What to Do with Not-Quite-Ripe Winter Squash? Recipes Included

My ‘Honeynut’ winter squash got a late start in the garden this year, and that, coupled with our cold, wet fall, left me with a big pile of not-quite-ripe squash. It’s not that the squash are not ripe enough to eat—although some are pretty green—they are just not ripe enough to store over a long period.

Butternut squash is the only winter squash I grow in my small urban garden, and Honeynut is by far my favorite variety. The plants sprawl like other squash, but they are extremely productive and the fruits are delicious. In the past, I’ve followed standard squash procedure, curing them outside on warm fall days, and then storing them for a few months in a cool spot in the basement. (My experience is that well-cured, ripe squash will keep until mid-January in a typical, unfinished basement in Minnesota. After that, it’s time to cook it off.)

But what to do with squash that is not ripe? You can continue to ripen unripe squash by bringing them inside, washing them off and putting them in a sunny spot. You watch them carefully, turning them occasionally until they reach the proper color for eating. About 10 of my unripe squash are currently taking the indoor sun cure. I will report later how they do.

squash on table
Not-quite-ripe squash bask in the indoor sun.

Three of the squash had some knicks in them, so they will be used in my fall mum pot for Halloween.

The rest I decided to cook. (Two recipes follow)

Roasted Honeynut Squash Half-Moons

Turn the oven to 400 degrees F. Cut off the tops and bottoms of a squash, then peel it and remove the seeds. Cut it in half and cut the halves into slices. (Mine are about 1/4 of an inch thick, but would have been better thinner.) Place the halves in a single layer on a sheet pan and sprinkle about 2 tablespoons of olive oil over it. Move the slices around to coat. Add a generous shake of salt and pepper. Slide the pan into the oven and roast for 20 minutes. Squash is not as dry as potatoes, for example, so it may be a bit mushy. An alternative would be to cut the squash into 1-inch cubes and roast it that way. Thinner slices will dry and crisp more and taste more chip-like.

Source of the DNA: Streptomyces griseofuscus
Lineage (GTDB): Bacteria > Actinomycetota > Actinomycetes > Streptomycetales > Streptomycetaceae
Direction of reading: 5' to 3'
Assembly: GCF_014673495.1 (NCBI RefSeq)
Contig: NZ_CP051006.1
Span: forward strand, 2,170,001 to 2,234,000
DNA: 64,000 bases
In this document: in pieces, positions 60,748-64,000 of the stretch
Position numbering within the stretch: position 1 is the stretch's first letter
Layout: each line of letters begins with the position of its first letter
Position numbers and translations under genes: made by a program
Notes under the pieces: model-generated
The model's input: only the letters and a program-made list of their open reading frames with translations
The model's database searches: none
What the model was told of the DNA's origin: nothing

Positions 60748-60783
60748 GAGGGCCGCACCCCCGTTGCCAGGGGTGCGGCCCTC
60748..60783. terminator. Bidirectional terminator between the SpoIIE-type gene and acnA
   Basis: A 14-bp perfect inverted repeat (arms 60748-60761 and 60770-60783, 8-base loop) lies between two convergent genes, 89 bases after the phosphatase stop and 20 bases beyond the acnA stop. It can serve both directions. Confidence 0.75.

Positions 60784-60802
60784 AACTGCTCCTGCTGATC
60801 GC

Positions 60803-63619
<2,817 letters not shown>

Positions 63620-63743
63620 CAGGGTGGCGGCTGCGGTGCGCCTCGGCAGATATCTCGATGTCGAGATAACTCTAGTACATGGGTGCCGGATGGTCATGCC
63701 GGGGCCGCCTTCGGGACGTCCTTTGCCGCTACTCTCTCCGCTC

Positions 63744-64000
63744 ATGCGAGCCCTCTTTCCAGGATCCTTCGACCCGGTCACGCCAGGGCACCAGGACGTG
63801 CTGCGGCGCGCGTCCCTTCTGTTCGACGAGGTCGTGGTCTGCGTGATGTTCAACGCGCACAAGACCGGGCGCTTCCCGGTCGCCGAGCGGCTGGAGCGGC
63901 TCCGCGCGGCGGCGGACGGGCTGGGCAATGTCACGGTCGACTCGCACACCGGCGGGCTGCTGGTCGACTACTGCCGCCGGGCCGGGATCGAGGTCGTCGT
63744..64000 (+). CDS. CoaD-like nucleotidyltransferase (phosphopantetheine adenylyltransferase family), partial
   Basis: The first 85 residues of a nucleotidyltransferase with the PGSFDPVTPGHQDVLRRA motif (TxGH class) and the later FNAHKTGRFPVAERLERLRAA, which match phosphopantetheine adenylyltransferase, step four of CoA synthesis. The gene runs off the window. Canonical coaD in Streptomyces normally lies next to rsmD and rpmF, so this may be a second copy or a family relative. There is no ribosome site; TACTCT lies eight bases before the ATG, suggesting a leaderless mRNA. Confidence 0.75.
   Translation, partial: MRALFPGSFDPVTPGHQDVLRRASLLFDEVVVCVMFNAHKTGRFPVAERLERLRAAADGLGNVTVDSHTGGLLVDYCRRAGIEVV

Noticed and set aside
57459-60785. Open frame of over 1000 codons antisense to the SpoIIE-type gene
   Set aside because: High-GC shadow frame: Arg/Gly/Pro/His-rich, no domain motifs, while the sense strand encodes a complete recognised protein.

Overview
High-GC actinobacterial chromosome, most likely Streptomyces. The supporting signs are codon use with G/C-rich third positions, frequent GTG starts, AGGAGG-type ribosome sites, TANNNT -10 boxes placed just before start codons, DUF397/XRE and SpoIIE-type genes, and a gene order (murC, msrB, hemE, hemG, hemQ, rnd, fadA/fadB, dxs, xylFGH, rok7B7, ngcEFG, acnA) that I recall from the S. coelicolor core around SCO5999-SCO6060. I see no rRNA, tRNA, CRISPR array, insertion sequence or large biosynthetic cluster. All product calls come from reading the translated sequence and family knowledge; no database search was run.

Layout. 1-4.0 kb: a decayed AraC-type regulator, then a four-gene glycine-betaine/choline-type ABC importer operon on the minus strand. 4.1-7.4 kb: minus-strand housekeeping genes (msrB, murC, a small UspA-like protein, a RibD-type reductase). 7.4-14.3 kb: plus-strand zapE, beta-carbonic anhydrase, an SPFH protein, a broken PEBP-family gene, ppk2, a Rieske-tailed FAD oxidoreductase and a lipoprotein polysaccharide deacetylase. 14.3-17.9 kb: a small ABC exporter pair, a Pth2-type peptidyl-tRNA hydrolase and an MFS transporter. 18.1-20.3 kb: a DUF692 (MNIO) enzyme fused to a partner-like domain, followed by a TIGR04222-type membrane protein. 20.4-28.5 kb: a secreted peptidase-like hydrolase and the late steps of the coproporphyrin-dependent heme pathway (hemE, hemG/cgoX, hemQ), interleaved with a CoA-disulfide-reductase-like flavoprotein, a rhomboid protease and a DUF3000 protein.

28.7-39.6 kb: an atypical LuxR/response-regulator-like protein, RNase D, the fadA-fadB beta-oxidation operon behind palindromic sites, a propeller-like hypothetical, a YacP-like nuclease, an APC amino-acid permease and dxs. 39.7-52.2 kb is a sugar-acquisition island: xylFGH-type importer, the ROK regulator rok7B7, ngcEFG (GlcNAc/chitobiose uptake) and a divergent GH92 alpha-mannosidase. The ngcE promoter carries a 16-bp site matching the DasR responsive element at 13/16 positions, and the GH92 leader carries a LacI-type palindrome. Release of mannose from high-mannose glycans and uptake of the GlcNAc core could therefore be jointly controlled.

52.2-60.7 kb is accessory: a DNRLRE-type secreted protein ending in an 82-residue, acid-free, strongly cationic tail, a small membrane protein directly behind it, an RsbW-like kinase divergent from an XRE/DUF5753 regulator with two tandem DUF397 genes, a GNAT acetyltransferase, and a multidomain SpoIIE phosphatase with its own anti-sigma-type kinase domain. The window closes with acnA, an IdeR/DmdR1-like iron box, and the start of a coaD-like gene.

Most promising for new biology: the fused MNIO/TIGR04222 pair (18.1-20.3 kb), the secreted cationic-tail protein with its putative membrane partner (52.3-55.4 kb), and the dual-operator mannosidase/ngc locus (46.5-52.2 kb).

Steaming the Squash and Muffins!

squash muffins on plate
The finished muffins.

The rest of the squash I steamed so it could be easily mashed and frozen. To steam it, I set a steamer rack in a large soup pot with an inch or two of water in it. I cut the squash into halves, leaving the skin on. Set the halves on the rack (about 2 squash per batch) and cover the pot. Steam for 25 to 35 minutes, depending on the size of the squash. You want to squash to be soft when you stick a fork in it so it can be easily mashed. Once cool, I packed the squash into quart size bags, two cups per bag. I flattened the bags on a cookie tray so they would freeze in an easy to store shape. Squash is a nutritious replacement for potatoes and a great addition to fall sweets.

Butternut squash are just one step away from pumpkin so I decided to make a batch of muffins with some of the steamed squash.

Honeynut Squash Muffins

Heat the oven to 350 degrees F.

Prepare a 12-cup muffin pan with paper liners or spray with nonstick spray.

Mixed together with a whisk:

2 cups all-purpose flour, unbleached

1/2 tsp baking powder

1 tsp baking soda

1/2 tsp salt

1 tsp cinnamon

Set aside, and in a large bowl mix together:

2 eggs

1/4 cup canola oil (or melted butter)

1/2 cup brown sugar

1 tsp vanilla

1 1/2 cups mashed squash (or pumpkin)

Whisk the wet ingredients until thoroughly mixed. I use an immersion blender to make sure the squash strings and bits are incorporated. Then gently add the dry ingredients to the wet and stir to blend. (You could also add a half cup or so of raisins, chocolate chips or nuts at this point. I went plain.) Divide the mixture evenly among the 12 muffin cups and bake in the center of the oven for 18-22 minutes. These are not super sweet muffins, so if you like a bit more sweetness consider adding the raisins or even frosting the muffins.



4 thoughts on “What to Do with Not-Quite-Ripe Winter Squash? Recipes Included

  1. My husband loves butternut squash but is very particular about ripeness. Even a hint of green on the skin and he declares it’s not “really ripe.” Some people don’t know that winter squash need to keep some stem on them in order to store well. I use cooked butternut squash in any recipe that calls for pumpkin, including pumpkin pie.

  2. We’ve been eating the “not-quite-ripe” squash for a couple of weeks now, and I really cannot tell any difference in flavor between them and the ones that are fully tan in color. I’m like you, Kathy, in that I actually prefer butternut squash to pumpkin in most recipes.

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